21 October 2008
If we look at the Vatopedi affair through the prism of "positive
thinking", this is not a scandal at all, but an act of providence:
So many services, councils, real estate companies, ministries and other
bodies coordinated their efforts, overcame the snarl of red tape and,
without delay, granted one monastery what was rightfully its own.
Positive thinking also allows us to embrace the idea that the state
had nothing more in mind than helping the monastery in its charitable
work with its endowment (exchanging valuable property for a lagoon
that belongs to no one is certainly an endowment).
We surely must know that the Vatopedi Monastery was aiming to create
a place where the destitute of this world could find care and comfort,
a place with orphanages, hospitals and poor houses.
And because positive thinking doesn't just make the world a bearable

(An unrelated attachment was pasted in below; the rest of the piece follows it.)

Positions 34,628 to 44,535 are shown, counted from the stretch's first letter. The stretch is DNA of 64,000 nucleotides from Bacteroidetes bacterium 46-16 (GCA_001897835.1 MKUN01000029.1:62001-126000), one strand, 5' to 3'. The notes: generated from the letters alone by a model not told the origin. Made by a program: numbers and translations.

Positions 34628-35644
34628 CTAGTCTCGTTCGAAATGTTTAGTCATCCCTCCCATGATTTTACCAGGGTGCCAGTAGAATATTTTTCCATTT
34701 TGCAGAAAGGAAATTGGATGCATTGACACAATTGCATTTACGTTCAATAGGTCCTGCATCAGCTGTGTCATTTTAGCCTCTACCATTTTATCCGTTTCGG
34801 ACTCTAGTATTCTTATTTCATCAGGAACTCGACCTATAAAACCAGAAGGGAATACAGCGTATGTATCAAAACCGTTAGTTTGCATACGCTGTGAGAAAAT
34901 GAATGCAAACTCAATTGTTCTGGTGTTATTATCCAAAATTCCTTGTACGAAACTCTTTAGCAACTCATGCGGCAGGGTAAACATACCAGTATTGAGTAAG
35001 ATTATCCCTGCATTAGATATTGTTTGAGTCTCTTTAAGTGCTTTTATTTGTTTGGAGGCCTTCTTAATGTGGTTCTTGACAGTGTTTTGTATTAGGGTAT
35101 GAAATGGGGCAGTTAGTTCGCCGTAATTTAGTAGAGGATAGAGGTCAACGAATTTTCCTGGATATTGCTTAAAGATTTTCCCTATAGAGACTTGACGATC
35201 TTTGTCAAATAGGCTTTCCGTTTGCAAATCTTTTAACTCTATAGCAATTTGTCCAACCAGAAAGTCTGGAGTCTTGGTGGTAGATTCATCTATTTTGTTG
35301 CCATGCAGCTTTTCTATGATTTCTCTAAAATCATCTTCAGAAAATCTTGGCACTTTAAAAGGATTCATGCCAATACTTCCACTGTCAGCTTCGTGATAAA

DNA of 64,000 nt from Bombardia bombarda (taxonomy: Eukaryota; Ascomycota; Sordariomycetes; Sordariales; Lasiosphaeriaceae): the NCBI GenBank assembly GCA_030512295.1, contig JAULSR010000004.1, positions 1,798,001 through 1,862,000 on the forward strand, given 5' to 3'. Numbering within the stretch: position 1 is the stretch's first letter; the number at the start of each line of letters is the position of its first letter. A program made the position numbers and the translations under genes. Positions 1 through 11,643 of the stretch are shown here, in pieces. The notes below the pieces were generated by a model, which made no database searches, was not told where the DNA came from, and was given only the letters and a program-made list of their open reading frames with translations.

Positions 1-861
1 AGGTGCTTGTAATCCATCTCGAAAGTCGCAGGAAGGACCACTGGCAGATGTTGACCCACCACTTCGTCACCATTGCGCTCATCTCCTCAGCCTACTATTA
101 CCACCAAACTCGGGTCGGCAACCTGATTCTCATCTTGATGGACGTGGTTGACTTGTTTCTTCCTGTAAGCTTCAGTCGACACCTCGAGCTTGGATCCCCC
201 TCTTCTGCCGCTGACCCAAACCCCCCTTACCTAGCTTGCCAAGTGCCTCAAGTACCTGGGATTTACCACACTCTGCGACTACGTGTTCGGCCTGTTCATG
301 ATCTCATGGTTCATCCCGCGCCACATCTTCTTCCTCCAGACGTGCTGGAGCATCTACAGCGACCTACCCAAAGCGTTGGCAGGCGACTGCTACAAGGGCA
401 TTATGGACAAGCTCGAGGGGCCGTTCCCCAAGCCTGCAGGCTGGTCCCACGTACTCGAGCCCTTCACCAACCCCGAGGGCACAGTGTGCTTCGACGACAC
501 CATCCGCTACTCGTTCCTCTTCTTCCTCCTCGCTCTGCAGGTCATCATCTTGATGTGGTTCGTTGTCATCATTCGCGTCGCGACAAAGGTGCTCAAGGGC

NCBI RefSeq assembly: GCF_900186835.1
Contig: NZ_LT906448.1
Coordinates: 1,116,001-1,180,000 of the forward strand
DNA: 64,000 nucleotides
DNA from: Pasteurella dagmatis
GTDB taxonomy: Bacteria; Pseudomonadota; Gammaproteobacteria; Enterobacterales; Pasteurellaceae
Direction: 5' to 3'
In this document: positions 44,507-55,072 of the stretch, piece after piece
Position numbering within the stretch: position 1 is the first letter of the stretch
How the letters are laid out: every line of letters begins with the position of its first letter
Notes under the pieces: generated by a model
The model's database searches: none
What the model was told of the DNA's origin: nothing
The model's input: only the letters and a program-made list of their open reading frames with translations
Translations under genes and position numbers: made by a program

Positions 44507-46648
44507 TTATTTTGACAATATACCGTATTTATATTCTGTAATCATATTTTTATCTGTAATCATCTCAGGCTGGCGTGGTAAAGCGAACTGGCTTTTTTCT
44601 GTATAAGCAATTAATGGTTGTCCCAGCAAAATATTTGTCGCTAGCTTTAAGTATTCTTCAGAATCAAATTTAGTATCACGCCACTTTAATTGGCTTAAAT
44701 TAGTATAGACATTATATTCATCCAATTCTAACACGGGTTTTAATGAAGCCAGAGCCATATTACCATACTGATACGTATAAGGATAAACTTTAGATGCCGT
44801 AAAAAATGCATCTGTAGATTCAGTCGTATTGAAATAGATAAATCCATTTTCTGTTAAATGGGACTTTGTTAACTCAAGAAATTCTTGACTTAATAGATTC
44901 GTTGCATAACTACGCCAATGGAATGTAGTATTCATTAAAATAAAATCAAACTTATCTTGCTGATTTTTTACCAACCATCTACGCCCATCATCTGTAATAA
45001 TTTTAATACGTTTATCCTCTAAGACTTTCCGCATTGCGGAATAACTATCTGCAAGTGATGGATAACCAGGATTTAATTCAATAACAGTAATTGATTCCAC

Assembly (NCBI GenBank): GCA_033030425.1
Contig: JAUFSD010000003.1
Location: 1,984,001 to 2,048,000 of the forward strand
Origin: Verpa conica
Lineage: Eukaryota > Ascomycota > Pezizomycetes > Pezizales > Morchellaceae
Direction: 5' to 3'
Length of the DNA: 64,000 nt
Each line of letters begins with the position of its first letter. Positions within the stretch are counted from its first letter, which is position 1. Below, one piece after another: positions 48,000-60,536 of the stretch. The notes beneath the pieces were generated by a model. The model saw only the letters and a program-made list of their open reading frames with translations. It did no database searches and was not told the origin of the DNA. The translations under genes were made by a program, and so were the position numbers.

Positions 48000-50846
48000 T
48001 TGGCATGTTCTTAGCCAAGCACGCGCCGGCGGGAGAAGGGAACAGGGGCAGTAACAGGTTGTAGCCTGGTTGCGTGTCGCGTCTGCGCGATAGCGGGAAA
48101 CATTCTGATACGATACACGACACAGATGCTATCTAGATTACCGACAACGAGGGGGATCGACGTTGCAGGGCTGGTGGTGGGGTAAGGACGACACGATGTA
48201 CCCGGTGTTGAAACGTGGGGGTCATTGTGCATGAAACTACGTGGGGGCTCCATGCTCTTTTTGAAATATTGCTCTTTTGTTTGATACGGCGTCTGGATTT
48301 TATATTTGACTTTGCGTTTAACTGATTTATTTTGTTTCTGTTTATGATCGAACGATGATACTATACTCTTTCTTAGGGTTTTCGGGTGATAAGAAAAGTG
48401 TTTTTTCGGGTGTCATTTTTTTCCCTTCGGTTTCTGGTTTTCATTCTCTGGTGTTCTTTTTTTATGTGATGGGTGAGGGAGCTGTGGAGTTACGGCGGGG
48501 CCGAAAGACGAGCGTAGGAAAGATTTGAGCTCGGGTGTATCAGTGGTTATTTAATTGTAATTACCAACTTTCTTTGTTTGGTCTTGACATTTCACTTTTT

place, but downright pretty, we could also conclude that the loud controversy
between the country's major parties over whether there should be a
special investigation committee does not arise from any ulterior motives
but from a true desire for catharsis.
Yes, we must accept that when our leaders tell us that they want the
truth to shine through, they mean it, even if the light of truth may
burn some high-ranking officials.
As suspicious as we may have become, we must remember that the ruling
party did not come up with a plan to ensure that certain people got
away, nor has the opposition set a time limit on how far back the investigation
needs to go, so as to protect any of its own former ministers who may
Yes, the truth is driving them all, and this is what is behind the
idea of moving Parliament to the main Athens court complex temporarily,
so that it may have the entire file in its hands.